And I'd still like to find that special open stretch of road and drop the hammer on an FJR or whatever. Then again I did do exactly that a couple of years ago on a friend's (fiend's?) CBR1000RR. I swear I got off and kissed the ground at the end of that ride - and took aspirin for my knees.

  8. #8
    Todd Tebpac's Avatar
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    Quote Originally Posted by 141987 View Post
    Power corrupts and horsepower corrupts absolutely!
    Started out on dirt bikes and then traveled back and forth to college on a friends Honda 400cc which got upgraded to a Honda CB 750F. More power was cool. Then a long hiatus from bikes with a restart on a Suzuki C90T Boulevard. Then I rode a friends Ducati Multistrada which blew my mind. Didn't think it would change the way I ride with all that power but it did. Then I test rode a GS. 2005. 100hp. Plenty of power to pass on the highway and do whatever else. If I want a true kick in the pants, I'll borrow my friends 1199 Panigale........
    Todd

    2005 R1200GS

  9. #9
    Registered User b25bsaboy's Avatar
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    When is enough. . . .enough ?

    Who knows, as I for one don't know. When I stepped back into motorcycling in the mid 90's after being away from it since the late sixty's my wife of 25 years thought I really lost it this time. We have been together now for coming up on 42 years and she will now say it was the best thing I did.

    My first motorcycle was a big BSA B25 Starfire. This machine I was lucky enough to go back to my home province and find an original 1 of 4 that Bernie Nicholson sold in 1968, that sits in my memobila room not far from my office at the house. Fast in it's day and was very suitable for riding around the Echo Lakes road outside of Ft. Qu'Applle, SK. My best buddy at the time road a Ducati Monza 250 that spent more time being fished out of the fish hatchery as he often missed the corner. Over the years the list has gotten long with everything from Goldwings, Norton Commandos, T-140 Triumphs, Hinkley Thunderbirds, Thunderbird Sport to the 1200cc Triumph Trophy. The best was my rat 1974 Norton Commando. At 3800 RPM's this puppy was smooth a silk and still had power to spare.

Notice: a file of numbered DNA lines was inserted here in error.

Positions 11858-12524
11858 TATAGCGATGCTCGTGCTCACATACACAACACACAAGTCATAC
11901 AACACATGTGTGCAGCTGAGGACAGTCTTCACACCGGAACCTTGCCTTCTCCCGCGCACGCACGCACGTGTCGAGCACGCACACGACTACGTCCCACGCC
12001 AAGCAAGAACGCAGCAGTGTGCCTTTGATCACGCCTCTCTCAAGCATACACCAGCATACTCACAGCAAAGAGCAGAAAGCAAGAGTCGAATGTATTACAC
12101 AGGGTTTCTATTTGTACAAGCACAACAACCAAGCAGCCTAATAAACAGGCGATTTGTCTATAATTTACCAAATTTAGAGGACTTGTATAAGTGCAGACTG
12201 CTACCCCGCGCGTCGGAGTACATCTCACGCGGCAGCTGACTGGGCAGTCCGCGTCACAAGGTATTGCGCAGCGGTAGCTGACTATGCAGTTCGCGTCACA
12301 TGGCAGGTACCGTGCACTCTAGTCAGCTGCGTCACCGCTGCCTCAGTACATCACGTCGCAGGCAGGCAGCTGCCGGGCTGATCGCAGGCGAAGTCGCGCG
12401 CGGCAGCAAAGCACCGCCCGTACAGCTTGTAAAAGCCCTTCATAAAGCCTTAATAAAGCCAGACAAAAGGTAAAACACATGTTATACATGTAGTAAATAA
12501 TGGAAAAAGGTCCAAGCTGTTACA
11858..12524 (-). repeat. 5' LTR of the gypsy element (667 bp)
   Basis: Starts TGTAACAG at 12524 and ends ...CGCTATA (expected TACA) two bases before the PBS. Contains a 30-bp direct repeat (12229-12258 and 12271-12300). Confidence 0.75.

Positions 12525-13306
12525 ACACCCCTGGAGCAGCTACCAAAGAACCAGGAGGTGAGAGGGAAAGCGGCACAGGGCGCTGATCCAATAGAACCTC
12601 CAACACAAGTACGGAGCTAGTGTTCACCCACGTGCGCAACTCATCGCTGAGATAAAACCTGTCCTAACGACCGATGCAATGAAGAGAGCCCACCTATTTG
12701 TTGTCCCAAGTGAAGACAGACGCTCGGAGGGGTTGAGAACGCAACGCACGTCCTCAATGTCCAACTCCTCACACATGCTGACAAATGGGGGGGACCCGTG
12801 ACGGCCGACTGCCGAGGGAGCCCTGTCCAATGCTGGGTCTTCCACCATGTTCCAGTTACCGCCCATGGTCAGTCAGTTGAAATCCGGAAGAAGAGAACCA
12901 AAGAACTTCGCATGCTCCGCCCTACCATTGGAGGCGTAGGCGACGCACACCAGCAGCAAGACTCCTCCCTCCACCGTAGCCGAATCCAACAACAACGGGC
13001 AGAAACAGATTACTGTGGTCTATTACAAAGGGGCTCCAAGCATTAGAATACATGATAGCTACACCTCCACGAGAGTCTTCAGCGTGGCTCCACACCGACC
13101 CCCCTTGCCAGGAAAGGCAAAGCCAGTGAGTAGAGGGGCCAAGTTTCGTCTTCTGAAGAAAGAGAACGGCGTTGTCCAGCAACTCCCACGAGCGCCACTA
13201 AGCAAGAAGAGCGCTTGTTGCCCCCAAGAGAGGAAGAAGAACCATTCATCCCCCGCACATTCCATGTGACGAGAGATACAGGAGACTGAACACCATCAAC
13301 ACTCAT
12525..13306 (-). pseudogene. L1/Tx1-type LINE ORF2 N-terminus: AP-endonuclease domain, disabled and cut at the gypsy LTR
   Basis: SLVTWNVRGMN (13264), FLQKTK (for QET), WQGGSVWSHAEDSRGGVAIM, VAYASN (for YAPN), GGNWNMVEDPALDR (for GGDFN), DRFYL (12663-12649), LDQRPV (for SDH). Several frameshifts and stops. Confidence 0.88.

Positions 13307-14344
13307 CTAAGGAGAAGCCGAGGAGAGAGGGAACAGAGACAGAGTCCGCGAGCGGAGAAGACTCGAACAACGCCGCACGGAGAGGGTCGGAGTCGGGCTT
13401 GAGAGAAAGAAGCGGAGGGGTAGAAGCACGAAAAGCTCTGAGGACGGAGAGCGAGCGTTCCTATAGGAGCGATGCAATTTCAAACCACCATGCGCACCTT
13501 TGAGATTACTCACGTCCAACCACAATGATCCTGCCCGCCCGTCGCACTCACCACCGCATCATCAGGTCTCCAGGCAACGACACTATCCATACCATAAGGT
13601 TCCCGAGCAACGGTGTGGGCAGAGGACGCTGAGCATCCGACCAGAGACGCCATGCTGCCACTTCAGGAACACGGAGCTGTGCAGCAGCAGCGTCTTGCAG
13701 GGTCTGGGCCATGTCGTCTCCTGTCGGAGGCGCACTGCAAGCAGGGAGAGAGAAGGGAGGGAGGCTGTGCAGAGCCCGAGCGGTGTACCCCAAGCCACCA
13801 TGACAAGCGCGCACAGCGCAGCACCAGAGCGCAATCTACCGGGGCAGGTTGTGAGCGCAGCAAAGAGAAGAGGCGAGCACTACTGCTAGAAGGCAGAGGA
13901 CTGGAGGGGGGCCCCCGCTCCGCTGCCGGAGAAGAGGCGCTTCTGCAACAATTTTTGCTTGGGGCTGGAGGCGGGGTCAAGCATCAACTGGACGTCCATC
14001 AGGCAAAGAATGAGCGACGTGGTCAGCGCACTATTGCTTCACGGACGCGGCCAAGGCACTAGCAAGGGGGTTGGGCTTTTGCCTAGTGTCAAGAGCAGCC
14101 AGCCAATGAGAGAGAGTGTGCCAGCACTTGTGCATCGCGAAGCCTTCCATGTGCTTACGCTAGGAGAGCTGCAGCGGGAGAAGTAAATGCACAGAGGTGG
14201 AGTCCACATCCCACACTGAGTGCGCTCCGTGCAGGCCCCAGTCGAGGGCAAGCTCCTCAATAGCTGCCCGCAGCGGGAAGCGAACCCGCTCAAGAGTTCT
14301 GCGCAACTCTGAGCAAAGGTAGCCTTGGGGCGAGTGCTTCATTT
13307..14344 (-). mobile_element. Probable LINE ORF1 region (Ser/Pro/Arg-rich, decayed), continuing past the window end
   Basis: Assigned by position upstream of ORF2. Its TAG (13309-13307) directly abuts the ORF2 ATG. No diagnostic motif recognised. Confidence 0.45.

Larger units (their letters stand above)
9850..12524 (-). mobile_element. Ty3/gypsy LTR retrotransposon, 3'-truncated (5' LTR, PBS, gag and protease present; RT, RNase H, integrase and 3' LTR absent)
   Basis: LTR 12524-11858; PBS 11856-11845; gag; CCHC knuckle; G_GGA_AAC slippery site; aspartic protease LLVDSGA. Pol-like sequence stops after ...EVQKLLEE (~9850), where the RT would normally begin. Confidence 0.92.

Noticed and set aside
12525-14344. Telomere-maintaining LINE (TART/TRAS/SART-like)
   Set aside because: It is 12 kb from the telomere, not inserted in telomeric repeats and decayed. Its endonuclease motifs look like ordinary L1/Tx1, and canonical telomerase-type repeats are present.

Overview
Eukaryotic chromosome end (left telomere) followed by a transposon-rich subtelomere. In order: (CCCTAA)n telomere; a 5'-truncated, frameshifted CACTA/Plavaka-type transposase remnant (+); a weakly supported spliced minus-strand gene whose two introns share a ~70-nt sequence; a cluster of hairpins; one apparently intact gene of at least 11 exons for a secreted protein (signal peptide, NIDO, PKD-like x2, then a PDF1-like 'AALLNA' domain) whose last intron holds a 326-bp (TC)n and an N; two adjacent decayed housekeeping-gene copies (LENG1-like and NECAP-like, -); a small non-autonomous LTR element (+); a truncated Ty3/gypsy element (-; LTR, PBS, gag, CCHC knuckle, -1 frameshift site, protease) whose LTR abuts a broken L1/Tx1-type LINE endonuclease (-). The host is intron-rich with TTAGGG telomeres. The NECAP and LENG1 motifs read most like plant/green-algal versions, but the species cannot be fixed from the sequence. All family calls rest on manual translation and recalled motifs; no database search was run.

Guess your wondering why I switched to the Boxers. Got off a 1976 T-140 750 Bonnie one day and took a friends R100RT for a spin and it was love in fifth gear.

    I am restoring a 1976 BMW R75/6 and have decided that after this, all I really want to do is do some riding. I am finished wrenching.

    What caused me to buy the 2009 BMW R1200RT was I really went into the local Triumph/BMW dealer here in Calgary to inquire about getting a new Triumph Trophy. After hearing all the positive things about the new beast, I asked a silly question. What Is Triumph targeting in the market place with two wheels. Answer was a very clear R1200RT. Went and looked at a used model (high mileage) that was sitting on the floor on a consignment. Black in colour (not my favourite colour), but really like the lines. Came home, sat on the Apple Mac and spent about 4 hours doing some research. My mind was made up. I should be retiring and was not about to take out a second mortgage of over
    $ 24,000. for a new Trophy. I might be insane but not daft....

    Why a BMW, well why not, as this machine has everything that I could possibly want. Only thing missing that the Triumph comes standard is an AM/FM Blue Tooth XM Satellite radio. Can't hear it anyways anyways as I would rather listen to what I can on the exhaust notes.

    So is answer to your question, When is enough, enough!

    "When I can no longer swing my leg over the saddle and still get a chill down my spine feeling and smelling the air I am travelling through".
    Last edited by b25bsaboy; 11-13-2012 at 03:57 PM.
    Rick MacPherson
    Success is Not a Destination, But a Journey.
    Accredited Motorcycle Appraiser
    1968 BSA Starfire, 1976 BMW R75/6, 2009 R1200RT

  10. #10
    Podzo
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    enough already

    Speculate, when will it end? The new GS's are listed at 125 hp. 2 1/2 times more then my old R100GS. I say, 100 hp is all we need for a GS. Certainly, other models and desires will increase hp but 200 or more? Give me back my college days and 1968 Ducati 350 Scrambler. I am getting too old to appreciate all the power and electronics the newer and better bikes have. Now, I love my DR650.

  11. #11
    A bozo on the bus deilenberger's Avatar
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    Since this thread isn't hexhead specific, it's being moved. I debated between Motorrad and Campfire. Campfire won out since it's more heavily frequented, and is for "lighthearted" and casual discussions/threads.